"Not so, not so this grief shall bear away
From me the honor of so noble feat,
She durst not, did not, could not so convey
The massy substance of that idol great,
What sleight had she the wardens to betray?
What strength to heave the goddess form her seat?
No, no, my Lord, she sails but with my wind."
Ah, thus he loved, yet was his love unkind!
He added further: "Where the shining glass,
Lets in the light amid your temple's side,
By broken by-ways did I inward pass,
And in that window made a postern wide,
Nor shall therefore this ill-advised lass
Usurp the glory should this fact betide,
Mine be these bonds, mine be these flames so pure,
O glorious death, more glorious sepulture!"
Sophronia raised her modest looks from ground,
And on her lover bent her eyesight mild,
"Tell me, what fury? what conceit unsound
Presenteth here to death so sweet a child?
Is not in me sufficient courage found,
To bear the anger of this tyrant wild?
Or hath fond love thy heart so over-gone?
Wouldst thou not live, nor let me die alone?"
Thus spake the nymph, yet spake but to the wind,
She could not alter his well-settled thought;
O miracle! O strife of wondrous kind!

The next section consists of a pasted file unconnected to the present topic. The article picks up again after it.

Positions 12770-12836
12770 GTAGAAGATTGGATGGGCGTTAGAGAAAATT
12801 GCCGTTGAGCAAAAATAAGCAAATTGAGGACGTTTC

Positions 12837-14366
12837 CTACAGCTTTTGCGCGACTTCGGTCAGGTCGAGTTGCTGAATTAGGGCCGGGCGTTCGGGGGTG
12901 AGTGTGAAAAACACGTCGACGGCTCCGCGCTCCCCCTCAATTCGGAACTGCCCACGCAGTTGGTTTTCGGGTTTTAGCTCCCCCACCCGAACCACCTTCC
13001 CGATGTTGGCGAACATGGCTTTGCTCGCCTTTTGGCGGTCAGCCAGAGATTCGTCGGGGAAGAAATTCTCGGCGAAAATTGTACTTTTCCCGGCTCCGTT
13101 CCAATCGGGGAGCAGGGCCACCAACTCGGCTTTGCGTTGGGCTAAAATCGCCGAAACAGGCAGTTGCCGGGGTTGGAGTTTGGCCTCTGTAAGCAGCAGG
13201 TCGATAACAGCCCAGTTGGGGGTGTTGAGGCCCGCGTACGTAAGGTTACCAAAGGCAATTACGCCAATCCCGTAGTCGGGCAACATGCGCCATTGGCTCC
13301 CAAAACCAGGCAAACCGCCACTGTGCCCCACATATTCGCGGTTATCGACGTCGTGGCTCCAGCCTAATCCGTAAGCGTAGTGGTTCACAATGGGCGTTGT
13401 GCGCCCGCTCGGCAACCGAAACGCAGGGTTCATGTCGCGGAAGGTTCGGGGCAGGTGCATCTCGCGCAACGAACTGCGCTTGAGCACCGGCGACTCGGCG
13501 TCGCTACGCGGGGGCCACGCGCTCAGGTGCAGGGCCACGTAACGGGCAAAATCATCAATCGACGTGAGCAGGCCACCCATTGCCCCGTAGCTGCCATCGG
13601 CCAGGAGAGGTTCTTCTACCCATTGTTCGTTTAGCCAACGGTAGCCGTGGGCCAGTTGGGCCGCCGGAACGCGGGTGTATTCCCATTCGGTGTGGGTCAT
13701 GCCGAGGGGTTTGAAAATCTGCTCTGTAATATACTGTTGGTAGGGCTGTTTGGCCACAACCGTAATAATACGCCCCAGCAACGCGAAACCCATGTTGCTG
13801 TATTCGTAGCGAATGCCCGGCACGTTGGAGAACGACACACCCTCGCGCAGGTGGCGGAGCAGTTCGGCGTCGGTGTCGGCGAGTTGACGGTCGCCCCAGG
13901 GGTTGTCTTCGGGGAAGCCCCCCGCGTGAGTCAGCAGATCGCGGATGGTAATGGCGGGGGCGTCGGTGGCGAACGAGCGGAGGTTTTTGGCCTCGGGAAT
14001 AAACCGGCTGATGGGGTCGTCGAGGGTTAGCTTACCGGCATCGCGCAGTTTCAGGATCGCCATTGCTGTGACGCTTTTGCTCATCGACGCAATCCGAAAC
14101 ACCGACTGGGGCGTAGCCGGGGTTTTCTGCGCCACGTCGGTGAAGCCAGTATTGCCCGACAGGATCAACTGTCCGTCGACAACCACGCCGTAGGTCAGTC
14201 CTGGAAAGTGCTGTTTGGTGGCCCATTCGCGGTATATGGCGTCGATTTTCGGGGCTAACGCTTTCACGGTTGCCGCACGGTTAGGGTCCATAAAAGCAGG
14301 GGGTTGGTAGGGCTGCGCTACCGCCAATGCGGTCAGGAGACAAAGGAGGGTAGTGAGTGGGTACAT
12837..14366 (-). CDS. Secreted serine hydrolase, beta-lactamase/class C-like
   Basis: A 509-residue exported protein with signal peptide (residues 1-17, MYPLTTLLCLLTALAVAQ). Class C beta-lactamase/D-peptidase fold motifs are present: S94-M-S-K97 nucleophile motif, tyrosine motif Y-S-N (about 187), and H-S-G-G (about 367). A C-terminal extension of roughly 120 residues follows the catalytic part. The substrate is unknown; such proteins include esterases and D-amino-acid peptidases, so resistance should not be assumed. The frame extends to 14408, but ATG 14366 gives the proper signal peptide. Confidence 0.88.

Where love and virtue such Firstion wrought,
Where death the victor had for meed assigned;
Their own neglect, each other's safety sought;
But thus the king was more provoked to ire,
Their strife for bellows served to anger's fire.
He thinks, such thoughts self-guiltiness finds out,
They scorned his power, and therefore scorned the pain,
"Nay, nay," quoth he, "let be your strife and doubt,
You both shall win, and fit reward obtain."
With that the sergeants hent the young man stout,
And bound him likewise in a worthless chain;
Then back to back fast to a stake both ties,
Two harmless turtles dight for sacrifice.
About the pile of fagots, sticks and hay,
The bellows raised the newly-kindled flame,
When thus Olindo, in a doleful lay,
Begun too late his bootless plaints to frame:
"Be these the bonds? Is this the hoped-for day,
Should join me to this long-desired dame?
Is this the fire alike should burn our hearts?
Ah, hard reward for lovers' kind desarts!
"Far other flames and bonds kind lovers prove,
But thus our fortune casts the hapless die,
Death hath exchanged again his shafts with love,
And Cupid thus lets borrowed arrows fly.
O Hymen, say, what fury doth thee move
To lend thy lamps to light a tragedy?
Yet this Firsts me that I die for thee,
Thy flames, not mine, my death and torment be.
"Yet happy were my death, mine ending blest,
My torments easy, full of sweet delight,
It this I could obtain, that breast to breast
Thy bosom might receive my yielded sprite;
And thine with it in heaven's pure clothing drest,
Through clearest skies might take united flight."
Thus he complained, whom gently she reproved,
And sweetly spake him thus, that so her loved:
"Far other plaints, dear friend, tears and laments
The time, the place, and our estates require;
Think on thy sins, which man's old foe presents